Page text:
There are two reasons for this. Negative political coverage of China, or giving voice to China critics, does not go unnoticed by officials in Beijing, and sometimes can invite diplomatic or economic retribution. One need only follow the travels of the Dalai Lama, or the odd, troubling case of the five Hong Kong booksellers in Causeway Bay, to see this. The second reason for pulling punches in regards to the coverage of the vast waves of mass tourists rolling onto foreign shores is more economic: the palpable fear of scaring away the goose that lays the golden egg. Money is flush when the tour busses come rumbling by, and while only a fraction of put-upon locals stand to benefit financially, there are influential travel agencies with a vested interest in keeping the trade at peak levels.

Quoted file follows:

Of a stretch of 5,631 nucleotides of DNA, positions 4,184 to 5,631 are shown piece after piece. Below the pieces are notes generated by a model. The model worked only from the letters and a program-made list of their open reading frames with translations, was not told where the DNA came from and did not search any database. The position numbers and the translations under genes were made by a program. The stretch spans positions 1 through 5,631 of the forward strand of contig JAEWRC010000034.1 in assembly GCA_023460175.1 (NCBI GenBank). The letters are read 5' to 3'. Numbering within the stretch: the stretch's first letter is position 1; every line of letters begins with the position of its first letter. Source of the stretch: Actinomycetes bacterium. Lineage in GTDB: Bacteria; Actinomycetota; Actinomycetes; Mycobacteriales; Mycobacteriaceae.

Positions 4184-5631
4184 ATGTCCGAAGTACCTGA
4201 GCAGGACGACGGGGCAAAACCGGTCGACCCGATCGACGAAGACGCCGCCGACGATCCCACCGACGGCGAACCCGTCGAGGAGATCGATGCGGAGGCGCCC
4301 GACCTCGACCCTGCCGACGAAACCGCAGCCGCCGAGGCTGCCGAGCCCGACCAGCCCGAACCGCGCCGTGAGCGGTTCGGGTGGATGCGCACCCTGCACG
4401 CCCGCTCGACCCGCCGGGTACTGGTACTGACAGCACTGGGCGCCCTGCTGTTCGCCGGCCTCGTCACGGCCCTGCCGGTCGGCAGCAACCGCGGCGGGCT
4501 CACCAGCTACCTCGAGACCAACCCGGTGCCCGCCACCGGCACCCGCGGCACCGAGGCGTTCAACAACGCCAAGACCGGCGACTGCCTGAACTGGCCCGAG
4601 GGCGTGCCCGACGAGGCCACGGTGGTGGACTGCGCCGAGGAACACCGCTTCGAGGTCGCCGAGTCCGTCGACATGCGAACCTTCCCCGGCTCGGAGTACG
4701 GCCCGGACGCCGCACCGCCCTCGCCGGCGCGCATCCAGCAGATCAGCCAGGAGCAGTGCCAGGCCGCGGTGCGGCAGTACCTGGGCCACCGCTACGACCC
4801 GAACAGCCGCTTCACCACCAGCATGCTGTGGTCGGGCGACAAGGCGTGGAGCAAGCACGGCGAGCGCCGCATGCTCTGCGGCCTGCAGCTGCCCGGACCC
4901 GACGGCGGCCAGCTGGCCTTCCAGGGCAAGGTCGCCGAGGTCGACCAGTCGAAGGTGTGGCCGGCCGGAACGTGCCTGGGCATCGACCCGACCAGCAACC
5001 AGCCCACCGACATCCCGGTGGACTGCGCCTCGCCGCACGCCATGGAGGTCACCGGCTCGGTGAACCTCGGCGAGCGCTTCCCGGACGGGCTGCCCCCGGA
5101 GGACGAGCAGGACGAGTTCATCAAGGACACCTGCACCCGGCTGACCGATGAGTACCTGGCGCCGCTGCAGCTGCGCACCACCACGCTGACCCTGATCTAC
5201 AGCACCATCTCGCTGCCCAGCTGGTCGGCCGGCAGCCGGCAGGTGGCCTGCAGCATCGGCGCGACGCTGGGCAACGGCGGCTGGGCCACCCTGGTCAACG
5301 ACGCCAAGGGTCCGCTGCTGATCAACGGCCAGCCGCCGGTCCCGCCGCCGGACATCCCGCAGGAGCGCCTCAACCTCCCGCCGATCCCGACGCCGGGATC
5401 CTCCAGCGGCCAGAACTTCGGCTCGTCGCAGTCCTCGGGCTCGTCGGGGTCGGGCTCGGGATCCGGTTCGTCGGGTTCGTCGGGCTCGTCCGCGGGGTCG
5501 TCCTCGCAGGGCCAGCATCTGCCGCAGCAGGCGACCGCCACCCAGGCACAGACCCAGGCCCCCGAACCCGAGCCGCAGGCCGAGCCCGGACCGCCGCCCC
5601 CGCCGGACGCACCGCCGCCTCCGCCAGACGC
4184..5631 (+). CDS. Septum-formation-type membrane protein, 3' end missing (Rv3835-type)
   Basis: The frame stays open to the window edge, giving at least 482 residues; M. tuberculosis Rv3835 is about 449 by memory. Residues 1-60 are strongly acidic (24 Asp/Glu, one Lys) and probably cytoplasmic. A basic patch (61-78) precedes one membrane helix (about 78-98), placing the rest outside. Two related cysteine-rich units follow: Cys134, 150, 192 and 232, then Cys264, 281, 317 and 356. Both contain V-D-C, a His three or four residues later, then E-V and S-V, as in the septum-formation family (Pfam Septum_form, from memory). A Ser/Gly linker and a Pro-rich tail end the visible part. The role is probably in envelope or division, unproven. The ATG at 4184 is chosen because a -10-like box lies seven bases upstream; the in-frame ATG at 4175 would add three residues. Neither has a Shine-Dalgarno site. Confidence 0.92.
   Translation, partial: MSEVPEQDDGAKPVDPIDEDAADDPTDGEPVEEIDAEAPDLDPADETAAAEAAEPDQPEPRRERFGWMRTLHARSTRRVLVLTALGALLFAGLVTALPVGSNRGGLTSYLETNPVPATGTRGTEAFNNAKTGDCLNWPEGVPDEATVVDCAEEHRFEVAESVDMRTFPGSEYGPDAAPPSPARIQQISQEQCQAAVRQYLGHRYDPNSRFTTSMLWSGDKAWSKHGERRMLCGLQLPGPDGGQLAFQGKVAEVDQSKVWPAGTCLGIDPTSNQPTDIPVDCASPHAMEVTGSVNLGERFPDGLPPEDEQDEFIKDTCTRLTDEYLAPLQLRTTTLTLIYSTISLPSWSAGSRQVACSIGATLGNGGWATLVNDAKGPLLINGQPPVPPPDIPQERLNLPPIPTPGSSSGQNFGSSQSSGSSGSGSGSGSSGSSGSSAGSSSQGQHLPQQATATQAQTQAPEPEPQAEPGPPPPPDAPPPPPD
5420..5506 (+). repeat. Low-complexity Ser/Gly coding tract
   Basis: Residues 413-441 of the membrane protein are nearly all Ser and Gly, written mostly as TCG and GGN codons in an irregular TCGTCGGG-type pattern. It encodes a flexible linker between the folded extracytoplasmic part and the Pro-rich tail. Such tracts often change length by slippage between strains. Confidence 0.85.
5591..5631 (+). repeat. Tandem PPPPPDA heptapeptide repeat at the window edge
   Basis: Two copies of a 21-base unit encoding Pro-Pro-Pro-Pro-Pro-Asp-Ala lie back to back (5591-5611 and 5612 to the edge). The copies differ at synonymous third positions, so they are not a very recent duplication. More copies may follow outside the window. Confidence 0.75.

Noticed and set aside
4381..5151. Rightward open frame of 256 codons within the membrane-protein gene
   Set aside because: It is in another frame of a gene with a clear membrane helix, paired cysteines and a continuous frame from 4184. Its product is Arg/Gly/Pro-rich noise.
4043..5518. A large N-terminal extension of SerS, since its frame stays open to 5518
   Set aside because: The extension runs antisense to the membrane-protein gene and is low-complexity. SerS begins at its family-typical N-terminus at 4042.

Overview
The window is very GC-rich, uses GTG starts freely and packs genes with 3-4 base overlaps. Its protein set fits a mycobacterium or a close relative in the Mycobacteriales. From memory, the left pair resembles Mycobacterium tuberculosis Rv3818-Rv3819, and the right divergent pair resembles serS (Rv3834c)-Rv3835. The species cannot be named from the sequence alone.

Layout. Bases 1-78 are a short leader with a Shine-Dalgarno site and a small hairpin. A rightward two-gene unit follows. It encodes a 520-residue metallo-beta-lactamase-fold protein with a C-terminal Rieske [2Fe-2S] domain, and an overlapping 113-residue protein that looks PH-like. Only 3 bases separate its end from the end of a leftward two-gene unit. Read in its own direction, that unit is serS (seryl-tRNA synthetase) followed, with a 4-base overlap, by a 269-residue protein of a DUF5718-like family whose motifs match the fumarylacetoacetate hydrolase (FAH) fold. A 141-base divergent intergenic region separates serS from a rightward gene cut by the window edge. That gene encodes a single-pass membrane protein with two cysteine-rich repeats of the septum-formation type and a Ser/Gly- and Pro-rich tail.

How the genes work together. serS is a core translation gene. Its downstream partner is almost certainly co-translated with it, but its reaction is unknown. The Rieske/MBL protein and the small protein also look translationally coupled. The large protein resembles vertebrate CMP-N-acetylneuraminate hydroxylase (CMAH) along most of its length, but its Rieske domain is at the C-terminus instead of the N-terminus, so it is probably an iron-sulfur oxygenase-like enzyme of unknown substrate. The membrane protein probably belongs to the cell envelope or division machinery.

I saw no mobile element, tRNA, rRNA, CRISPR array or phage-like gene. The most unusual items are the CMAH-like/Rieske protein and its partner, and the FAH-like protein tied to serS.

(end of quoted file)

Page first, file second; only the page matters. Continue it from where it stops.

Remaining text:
The place where resistance to the tsunami of Chinese tourism is most readily detected is of course the Internet, where tirades against the golden hordes share countless clicks with viral videos illustrating the latest faux pas or failure of communication. The ubiquity of smart phones leaves a vivid record of touristic excess, sometimes outrageous, sometimes hilarious, sometimes both.
The heyday of American package tours and Japanese junkets is largely over, and for better or worse, the worst of it went untelevised. In today’s travel ecosystem, excesses are televised. Yet, while one can find evidence of unruly Russians, cliquish Koreans or drunken and bad behavior from individuals of any number of nationalities none of these have captured the imagination of the media as China has. For much of the world, China, has long been, and remains, the ultimate “other.” Given its power, size and deep pockets, it is subject to extra scrutiny, somewhat prejudicial coverage and is frequently, and unfairly, used as a target for media pile-ons.